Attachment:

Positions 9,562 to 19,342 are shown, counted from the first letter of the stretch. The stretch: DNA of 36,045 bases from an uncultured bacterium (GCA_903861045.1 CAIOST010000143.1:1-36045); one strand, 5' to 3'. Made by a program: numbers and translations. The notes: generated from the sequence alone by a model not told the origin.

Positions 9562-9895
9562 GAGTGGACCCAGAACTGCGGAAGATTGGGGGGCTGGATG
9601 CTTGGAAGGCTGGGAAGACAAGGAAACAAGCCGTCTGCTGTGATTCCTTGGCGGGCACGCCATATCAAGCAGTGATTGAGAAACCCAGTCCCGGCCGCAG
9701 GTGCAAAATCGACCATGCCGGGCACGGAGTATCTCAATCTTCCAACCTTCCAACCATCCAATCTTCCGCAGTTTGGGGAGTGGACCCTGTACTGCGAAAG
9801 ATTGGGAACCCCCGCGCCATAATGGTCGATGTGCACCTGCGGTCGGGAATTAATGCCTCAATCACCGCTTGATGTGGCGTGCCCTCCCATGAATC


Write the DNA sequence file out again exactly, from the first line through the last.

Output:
Positions 9,562 to 19,342 are shown, counted from the first letter of the stretch. The stretch: DNA of 36,045 bases from an uncultured bacterium (GCA_903861045.1 CAIOST010000143.1:1-36045); one strand, 5' to 3'. Made by a program: numbers and translations. The notes: generated from the sequence alone by a model not told the origin.

Positions 9562-9895
9562 GAGTGGACCCAGAACTGCGGAAGATTGGGGGGCTGGATG
9601 CTTGGAAGGCTGGGAAGACAAGGAAACAAGCCGTCTGCTGTGATTCCTTGGCGGGCACGCCATATCAAGCAGTGATTGAGAAACCCAGTCCCGGCCGCAG
9701 GTGCAAAATCGACCATGCCGGGCACGGAGTATCTCAATCTTCCAACCTTCCAACCATCCAATCTTCCGCAGTTTGGGGAGTGGACCCTGTACTGCGAAAG
9801 ATTGGGAACCCCCGCGCCATAATGGTCGATGTGCACCTGCGGTCGGGAATTAATGCCTCAATCACCGCTTGATGTGGCGTGCCCTCCCATGAATC